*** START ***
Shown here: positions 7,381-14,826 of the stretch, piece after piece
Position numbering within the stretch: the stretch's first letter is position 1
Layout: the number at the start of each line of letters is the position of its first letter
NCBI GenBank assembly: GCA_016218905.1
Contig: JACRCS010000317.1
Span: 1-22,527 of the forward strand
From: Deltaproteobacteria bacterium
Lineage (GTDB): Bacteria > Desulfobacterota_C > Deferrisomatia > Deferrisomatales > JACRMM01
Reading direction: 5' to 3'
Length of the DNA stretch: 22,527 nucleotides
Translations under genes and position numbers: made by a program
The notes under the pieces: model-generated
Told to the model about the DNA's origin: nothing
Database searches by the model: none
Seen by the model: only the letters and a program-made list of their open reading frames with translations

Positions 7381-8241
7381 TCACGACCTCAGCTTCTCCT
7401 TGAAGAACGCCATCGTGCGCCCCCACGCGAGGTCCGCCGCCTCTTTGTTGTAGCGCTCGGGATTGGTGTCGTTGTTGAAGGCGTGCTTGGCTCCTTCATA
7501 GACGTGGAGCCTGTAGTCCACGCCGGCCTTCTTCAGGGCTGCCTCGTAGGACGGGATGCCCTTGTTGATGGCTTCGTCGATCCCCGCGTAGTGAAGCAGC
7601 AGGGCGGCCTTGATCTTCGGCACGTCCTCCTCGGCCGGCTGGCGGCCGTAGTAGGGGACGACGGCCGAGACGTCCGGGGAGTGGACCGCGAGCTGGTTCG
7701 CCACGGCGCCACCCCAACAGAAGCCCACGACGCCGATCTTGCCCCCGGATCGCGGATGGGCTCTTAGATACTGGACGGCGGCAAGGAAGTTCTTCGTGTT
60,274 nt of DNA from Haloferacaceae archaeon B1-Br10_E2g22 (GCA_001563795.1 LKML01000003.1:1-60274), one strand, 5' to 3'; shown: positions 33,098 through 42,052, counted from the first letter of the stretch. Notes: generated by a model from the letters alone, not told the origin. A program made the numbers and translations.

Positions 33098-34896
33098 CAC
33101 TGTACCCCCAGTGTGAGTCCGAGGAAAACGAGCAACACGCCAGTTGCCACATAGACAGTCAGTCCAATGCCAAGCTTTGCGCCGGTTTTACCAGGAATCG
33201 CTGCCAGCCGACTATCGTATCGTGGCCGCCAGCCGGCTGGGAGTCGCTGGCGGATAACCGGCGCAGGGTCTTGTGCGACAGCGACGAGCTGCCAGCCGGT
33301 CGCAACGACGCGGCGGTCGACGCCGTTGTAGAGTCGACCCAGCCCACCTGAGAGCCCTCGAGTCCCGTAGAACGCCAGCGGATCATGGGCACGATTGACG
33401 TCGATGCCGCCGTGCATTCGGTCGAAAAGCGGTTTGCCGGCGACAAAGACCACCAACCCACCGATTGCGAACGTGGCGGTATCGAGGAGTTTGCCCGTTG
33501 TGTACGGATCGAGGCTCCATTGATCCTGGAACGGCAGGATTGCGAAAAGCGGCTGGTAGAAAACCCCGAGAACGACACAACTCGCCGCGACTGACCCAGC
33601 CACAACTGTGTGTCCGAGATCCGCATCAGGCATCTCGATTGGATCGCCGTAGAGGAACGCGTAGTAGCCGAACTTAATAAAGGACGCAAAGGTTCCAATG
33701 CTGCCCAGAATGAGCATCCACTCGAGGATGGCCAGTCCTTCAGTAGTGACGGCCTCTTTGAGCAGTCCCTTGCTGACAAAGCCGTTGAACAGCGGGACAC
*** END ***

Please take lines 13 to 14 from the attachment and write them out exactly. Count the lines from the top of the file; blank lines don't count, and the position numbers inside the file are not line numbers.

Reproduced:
Told to the model about the DNA's origin: nothing
Database searches by the model: none